Elsie Luna, the founder of XR Kids, said “I dream of a world free of racism, adultism, ageism, sexism, disablism, and classism” in her interview with Sarrafoğlu (2020). Besides, Elsie states that homeschooling gives her “more time to study activism-related things. In a way, it’s like striking every day!” which shows us children’s perspectives as flexible, willing to change the circumstances through digital activism. Therefore, the effects of coronavirus and online education/learning as mandatory may create new opportunities for children and young people to develop. Homeschooling has some disadvantages, like insufficient socialization. On the other hand, it is quite possible to socialize and gather through digital spaces in our contemporary world, which has already become a common practice for younger people. As an inspiring example, a small-sized collective community, ‘Extinction Rebellion Kids’ can benefit from the digital world. The manifesto by XR Kids (2020) demand change to handle the challenges their generation has faced and not to be underestimated because of their age, by saying: “We 8-12 year-olds are more than capable of creating mass systematic change”.
“Declaration of XR Kids”
As another example, a sign campaign took a start in Turkey via change.org: “We want to have a say in our education” (2020). Children criticize the traditional educational model in schools. At the same time, they explain the negative sides of online education for themselves with those statements: Now we get bored when the same thing is done in online education, and we turn off our camera and learn nothing. With the online lessons, we realized that we are not learning. In this uncertain time of the world, we need to develop solidarity in the middle of the intensifying crisis. It seems clear that children have the advantage of using digital devices better than us, as older generations, digital immigrants so to say. New generations have digital tools to conduct new types of associations. Children have the power to develop new social movements utilizing digital potentials. Online platforms might be beneficial for us to reconsider the circumstances. In conclusion, children have awareness and furthermore feel competent to change the world. Therefore, we, as researchers, should remember to take children seriously and recognize children as political subjects.
 The source: https://twitter.com/AtlasSarrafoglu/status/1159157981252075521?s=20 (from Atlas’s public account on Twitter)  The source of the photograph: https://www.euronews.com/living/2020/05/19/thousands-of-kids-shoes-appear-in-london-square-as-a-form-of-protest  The source: https://www.instagram.com/p/B3Ua_j7HIWb/ from the public account of XR Kids on Instagram.
Bollig, Sabine, and Helga Kelle. 2016. Children as participants in practices: the challenges which practice theories pose to an actor-centred sociology of childhood.” In Routledge research in education: Vol. 161. Reconceptualising Agency and Childhood: New Perspectives in Childhood Studies, edited by Florian Esser, Meike S. Baader, Tanja Betz and Beatrice Hungerland, 34-47. London and New York: Routledge.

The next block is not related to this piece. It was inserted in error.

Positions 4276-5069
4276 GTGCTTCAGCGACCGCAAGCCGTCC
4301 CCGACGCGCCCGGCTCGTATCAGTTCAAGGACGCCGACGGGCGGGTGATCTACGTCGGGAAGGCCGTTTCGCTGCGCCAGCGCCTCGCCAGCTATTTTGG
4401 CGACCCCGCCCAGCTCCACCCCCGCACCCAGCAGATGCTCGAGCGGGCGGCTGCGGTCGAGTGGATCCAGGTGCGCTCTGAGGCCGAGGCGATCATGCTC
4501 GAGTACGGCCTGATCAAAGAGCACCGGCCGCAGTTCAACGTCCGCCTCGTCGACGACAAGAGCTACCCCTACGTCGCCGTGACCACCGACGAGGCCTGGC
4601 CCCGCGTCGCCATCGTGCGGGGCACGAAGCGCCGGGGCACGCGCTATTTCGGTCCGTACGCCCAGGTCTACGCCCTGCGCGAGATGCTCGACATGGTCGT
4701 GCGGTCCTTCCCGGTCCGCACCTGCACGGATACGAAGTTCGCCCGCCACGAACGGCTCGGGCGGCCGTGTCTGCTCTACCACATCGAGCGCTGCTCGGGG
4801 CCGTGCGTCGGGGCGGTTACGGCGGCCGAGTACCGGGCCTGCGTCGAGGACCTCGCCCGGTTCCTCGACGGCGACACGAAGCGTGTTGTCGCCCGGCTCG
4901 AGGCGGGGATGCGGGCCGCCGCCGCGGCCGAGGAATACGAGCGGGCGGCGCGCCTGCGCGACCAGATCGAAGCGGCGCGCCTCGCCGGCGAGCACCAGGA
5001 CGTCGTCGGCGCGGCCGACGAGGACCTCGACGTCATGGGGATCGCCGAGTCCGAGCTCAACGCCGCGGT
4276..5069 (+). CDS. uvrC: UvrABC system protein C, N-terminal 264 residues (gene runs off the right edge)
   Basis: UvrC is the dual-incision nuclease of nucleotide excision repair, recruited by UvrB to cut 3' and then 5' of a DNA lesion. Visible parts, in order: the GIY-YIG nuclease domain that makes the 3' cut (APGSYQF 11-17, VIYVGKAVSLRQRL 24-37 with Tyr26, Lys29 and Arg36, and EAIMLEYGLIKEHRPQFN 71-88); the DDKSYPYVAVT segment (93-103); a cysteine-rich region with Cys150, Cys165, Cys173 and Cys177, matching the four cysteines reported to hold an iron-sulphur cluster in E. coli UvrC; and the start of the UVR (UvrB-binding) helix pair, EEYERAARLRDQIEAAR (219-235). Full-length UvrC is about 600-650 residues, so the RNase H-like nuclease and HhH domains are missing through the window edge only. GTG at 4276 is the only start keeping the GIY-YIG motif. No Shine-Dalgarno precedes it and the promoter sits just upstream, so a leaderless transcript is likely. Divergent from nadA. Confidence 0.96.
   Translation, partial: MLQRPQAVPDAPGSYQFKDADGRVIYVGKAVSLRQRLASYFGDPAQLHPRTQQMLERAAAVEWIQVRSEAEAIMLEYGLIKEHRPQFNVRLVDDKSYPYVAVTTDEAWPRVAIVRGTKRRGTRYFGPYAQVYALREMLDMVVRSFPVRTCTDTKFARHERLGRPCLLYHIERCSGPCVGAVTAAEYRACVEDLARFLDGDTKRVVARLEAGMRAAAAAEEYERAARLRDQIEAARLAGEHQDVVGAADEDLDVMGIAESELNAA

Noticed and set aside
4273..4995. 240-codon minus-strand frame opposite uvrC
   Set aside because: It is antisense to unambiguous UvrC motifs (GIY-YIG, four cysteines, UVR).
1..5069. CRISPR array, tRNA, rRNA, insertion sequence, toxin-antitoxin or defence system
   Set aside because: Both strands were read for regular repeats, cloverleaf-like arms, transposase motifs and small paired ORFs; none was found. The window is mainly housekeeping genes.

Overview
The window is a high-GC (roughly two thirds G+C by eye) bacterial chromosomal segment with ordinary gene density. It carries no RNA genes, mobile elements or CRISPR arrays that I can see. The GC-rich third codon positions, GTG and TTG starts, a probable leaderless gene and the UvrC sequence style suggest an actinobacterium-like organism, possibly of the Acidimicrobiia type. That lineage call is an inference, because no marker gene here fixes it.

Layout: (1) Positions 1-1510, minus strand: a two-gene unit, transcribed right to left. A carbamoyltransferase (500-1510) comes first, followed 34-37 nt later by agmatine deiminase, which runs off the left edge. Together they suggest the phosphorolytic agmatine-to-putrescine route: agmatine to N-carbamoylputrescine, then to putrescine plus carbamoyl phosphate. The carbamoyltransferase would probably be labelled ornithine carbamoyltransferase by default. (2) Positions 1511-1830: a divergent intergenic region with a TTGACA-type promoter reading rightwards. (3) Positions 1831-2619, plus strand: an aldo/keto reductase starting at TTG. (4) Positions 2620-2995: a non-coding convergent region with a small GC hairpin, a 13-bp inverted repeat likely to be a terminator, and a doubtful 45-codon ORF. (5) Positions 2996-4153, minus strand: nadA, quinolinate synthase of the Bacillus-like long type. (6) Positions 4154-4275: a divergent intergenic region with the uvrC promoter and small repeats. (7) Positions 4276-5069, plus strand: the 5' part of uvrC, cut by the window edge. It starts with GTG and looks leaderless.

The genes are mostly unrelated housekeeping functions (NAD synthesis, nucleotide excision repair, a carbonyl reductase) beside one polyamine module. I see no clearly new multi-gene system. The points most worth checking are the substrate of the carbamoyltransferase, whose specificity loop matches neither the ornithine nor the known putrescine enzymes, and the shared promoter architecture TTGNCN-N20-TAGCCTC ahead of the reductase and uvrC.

Demiral, Seran. 2020. “Visible, more than Ever: Unequal Childhoods in Istanbul during COVID-19.” In WHAT WOULD KORCZAK DO? Reflections on Education, Well-being and Children’s Rights in the Times of the COVID-19 Pandemic, edited by Anna Odrowąż-Coates, 58-69. Warsaw: The Maria Grzegorzewska University.
Human Rights Watch. COVID-19 and Children’s Rights, 2020.
Lee, Nick. 2005. Childhood and Society: Growing up in an age of uncertainty. 3rd Edition. Maidenhead, Berkshire: Open University.
Prout, Alan. 2005. The Future of Childhood: Towards the Interdisciplinary Study of Children. London and New York: Routledge Falmer.
Turkle, Sherry. 2011. Alone Together: Why We Expect More from Technology and Less from Each Other. New York, Basic Books.
BIA News Desk. 2019. “Message from Greta Thunberg: Ida Mountains Belong to us All.” Accessed August 21, 2020. http://bianet.org/english/environment/211516-message-from-greta-thunberg-ida-mountains-belong-to-us-all
BIA News Desk. 2020. “Climate Activist Atlas Sarrafoğlu Wins WWF International Youth Award.” Accessed August 21, 2020 http://bianet.org/english/youth/224581-climate-activist-atlas-sarrafoglu-wins-wwf-international-youth-award
Campbell, Maeve. 2020. “Thousands of Kids’ Shoes Appear in London Square as a Form of Protest.” Accessed August 21, 2020 https://www.euronews.com/living/2020/05/19/thousands-of-kids-shoes-appear-in-london-square-as-a-form-of-protest
Eğitimde Söz Hakkı İstiyoruz!!! We Want to Have a Say in Our Education!!!https://www.change.org/p/aileler-eğitimde-söz-hakkı-istiyoruz-we-want-to-have-a-say-in-our-educationAccessed September 13, 2020.
Sarrafoğlu, Atlas. 2020. “Elsie Luna: Ecological breakdown has already started [Climate Generation Talks-4]” Accessed August 21, 2020 https://yesilgazete.org/blog/2020/02/26/elsie-luna-ecological-breakdown-has-already-started-people-are-already-dying-climate-generation-talks-4/
The Green Thought Association [Yeşil Düşünce Derneği] 2019. “Climate Conference” http://yesildusunce.org/en/climate-conference/
XR Kids Instagram page: extinctionrebellionkids2019. “Declaration of XR Kids” Accessed August 21, 2020 https://www.instagram.com/p/B3Ua_j7HIWb/
Seran Demiral is a children’s literature and sci-fi writer from Istanbul. She has a PhD in Sociology and is a P4C (Philosophy for Children) trainer. She is a part-time lecturer at Boğaziçi University, Primary Education and at Kadir Has University, City and Children Studies. As a teenager, Demiral published Münzevi [Hermit] and Hissizleşme [Numbing], fantasy novels. She graduated from Architecture at Mimar Sinan University. Parmak Uçları [Fingertips], Likya’nın Şarkısı [Likya’s Song], Hatırla [Memento] and Benden Bize [Me to Us] are her novels for adolescents. She also published a science-fiction novel, Hayat Üretim Merkezi [Life Production Center] and many stories in anthology and magazines. Her first non-fiction work, Living Alternative Lives, is about Ursula K. Le Guin’s literary works. Demiral continues working on her novels.